“Initially, we looked at a lot of places for our ceremony. We knew that we wanted a lawn, but we also wanted something low key and relaxed. South Bank was an option…but all the rules and regulations made my head spin! One day, we had a Eureka moment. We had seen people getting their photos taken at UQ, so surely we could have a ceremony at UQ??!! I thought that getting married at UQ would be special for us because it was the place where we met, and we had a lot of conversations on campus about our mothers, who passed away within months of each other. In a way, it would be nice to get married at the place where it all started.

So, I contacted Schonell Events. They were extremely helpful, very accommodating, and highly professional. They were really great at helping us with what we wanted and so it ended up being a bit of a no brainer. We also knew that UQ is a beautiful campus. Also, most of our circle of friends were from UQ, so it was convenient for them to find the location! We even had friends come out for a break during their lab experiments that day!”

You did your PhD at UQ, and work here as a researcher. Do you feel that there’s a lot of potential in the UQ community when it comes to helping others and changing the future?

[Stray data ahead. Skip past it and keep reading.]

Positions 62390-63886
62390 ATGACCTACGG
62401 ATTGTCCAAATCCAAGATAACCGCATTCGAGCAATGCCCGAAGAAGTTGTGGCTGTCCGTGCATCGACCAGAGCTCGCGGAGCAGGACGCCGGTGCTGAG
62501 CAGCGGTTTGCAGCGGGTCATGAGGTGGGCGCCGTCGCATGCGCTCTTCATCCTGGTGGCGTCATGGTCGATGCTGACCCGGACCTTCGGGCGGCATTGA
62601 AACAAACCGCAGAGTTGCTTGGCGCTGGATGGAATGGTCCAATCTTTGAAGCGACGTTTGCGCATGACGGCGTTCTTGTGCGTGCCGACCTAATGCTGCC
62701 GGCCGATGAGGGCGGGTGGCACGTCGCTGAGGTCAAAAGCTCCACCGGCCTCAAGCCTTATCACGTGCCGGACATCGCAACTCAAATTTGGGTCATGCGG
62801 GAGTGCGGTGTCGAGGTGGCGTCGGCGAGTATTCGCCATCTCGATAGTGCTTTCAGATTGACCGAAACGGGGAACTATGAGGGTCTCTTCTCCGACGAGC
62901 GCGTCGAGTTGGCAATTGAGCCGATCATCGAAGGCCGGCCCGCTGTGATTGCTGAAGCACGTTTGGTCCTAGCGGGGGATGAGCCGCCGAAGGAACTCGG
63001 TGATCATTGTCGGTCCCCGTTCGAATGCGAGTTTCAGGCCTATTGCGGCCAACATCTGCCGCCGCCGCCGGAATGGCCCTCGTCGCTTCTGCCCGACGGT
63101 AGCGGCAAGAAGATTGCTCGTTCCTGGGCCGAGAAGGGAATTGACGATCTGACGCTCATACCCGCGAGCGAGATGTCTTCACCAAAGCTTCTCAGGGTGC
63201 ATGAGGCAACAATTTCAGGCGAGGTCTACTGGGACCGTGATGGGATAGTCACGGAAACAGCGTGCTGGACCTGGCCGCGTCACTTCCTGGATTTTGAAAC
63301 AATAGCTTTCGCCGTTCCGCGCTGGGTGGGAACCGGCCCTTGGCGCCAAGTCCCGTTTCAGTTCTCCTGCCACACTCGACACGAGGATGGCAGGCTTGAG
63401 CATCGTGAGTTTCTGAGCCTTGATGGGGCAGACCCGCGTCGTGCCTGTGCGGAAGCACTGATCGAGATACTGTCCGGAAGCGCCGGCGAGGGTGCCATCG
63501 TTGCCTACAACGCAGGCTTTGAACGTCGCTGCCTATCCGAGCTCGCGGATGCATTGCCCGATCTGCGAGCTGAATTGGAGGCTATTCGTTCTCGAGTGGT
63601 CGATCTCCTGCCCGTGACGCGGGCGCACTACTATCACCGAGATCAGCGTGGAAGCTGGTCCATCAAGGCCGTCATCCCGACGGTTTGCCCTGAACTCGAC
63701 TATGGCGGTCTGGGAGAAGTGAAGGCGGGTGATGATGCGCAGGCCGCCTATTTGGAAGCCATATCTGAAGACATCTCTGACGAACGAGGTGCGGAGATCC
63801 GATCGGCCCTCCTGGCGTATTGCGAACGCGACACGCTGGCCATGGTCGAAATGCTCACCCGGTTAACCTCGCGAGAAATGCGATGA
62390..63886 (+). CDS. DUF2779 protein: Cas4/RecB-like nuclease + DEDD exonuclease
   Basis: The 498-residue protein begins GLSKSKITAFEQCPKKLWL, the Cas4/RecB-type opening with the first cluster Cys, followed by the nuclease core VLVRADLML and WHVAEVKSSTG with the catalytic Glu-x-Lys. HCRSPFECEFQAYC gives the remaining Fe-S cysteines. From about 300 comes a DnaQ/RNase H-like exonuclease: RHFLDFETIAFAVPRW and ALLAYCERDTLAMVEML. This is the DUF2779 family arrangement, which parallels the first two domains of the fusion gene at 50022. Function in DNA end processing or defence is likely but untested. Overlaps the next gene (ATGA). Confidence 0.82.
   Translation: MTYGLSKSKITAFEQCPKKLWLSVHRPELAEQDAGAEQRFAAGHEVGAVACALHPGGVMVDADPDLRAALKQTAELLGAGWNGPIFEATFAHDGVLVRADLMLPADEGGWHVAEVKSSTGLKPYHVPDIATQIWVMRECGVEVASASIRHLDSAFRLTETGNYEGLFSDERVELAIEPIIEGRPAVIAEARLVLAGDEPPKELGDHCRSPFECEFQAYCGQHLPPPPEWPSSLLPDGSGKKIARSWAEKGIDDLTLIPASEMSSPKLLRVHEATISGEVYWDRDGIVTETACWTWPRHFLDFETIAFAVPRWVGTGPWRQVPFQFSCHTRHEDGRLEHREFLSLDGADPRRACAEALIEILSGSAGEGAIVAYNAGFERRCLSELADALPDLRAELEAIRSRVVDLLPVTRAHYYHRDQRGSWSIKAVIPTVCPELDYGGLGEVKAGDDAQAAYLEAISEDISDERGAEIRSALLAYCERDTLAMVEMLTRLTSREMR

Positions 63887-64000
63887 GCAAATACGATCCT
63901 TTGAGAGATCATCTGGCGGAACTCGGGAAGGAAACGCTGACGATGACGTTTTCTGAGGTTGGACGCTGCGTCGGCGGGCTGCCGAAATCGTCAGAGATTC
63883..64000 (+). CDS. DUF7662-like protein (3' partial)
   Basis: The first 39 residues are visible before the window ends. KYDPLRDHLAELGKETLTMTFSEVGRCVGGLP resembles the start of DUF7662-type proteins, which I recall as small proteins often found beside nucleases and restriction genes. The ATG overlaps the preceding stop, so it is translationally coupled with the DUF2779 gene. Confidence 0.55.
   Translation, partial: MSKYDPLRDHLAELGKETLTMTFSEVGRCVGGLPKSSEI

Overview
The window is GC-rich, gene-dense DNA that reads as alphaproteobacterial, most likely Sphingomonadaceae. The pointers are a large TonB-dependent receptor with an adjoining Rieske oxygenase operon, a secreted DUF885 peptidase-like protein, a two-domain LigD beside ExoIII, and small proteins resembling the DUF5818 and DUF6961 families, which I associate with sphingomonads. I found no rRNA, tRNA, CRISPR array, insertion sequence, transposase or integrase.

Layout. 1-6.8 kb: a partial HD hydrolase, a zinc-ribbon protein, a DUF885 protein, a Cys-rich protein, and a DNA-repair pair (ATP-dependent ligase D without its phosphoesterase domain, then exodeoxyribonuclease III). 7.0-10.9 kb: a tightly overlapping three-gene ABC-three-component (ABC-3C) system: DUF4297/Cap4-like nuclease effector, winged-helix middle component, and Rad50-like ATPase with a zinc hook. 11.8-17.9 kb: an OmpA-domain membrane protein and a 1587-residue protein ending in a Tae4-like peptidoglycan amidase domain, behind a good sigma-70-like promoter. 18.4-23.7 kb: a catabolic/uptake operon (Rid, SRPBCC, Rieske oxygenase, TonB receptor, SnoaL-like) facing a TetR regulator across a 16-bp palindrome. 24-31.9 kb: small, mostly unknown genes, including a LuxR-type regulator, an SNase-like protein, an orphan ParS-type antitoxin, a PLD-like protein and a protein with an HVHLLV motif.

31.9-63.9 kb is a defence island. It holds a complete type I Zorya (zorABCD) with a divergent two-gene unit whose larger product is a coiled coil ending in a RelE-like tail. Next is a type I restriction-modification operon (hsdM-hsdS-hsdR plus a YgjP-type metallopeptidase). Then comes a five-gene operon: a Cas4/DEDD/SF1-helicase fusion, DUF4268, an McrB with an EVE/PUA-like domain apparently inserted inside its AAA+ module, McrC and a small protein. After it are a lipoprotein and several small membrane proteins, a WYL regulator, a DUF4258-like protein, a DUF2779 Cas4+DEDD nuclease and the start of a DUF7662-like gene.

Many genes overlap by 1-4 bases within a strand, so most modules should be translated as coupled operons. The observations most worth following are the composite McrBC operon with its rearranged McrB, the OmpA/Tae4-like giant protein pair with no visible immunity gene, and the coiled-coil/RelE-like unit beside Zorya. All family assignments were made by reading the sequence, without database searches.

“At UQ, the potential to help others and to change the future is just immense. The undergraduate courses I took really helped to drive my passion for Science. The research support that I received (through infrastructure, mentorship, and leadership) during my PhD and early postdoctoral years at SBMS really laid the foundation for my research career.

When I transitioned to a joint position between SBMS and Queensland Brain Institute (QBI), the infrastructure support, mentorship, and leadership just continued to grow in line with my career development. I don’t think it could have been more perfect. Now that I am in a joint position with AIBN and QBI, the support has increased again. Prof Rowan has been absolutely amazing in supporting me as a woman in Science, and my colleagues at the AIBN are equally supportive. The QBI have also been remarkable in supporting my career in the field of motor neurone disease (MND) research.

The links that UQ has with clinician researchers at hospitals like the Royal Brisbane & Women’s Hospital (RBWH) is another key reason for why I have stayed at UQ. Through these connections, I have been afforded the opportunity to build a translational research program in MND. I split my time between RBWH/UQCCR and AIBN and get to work with patients 4 days a week. The interactions I have with patients is what really helps to drive the research. They tell us what is important to them. We do the research to address their questions. We strive to improve quality of life for people living with MND, and to find that cure.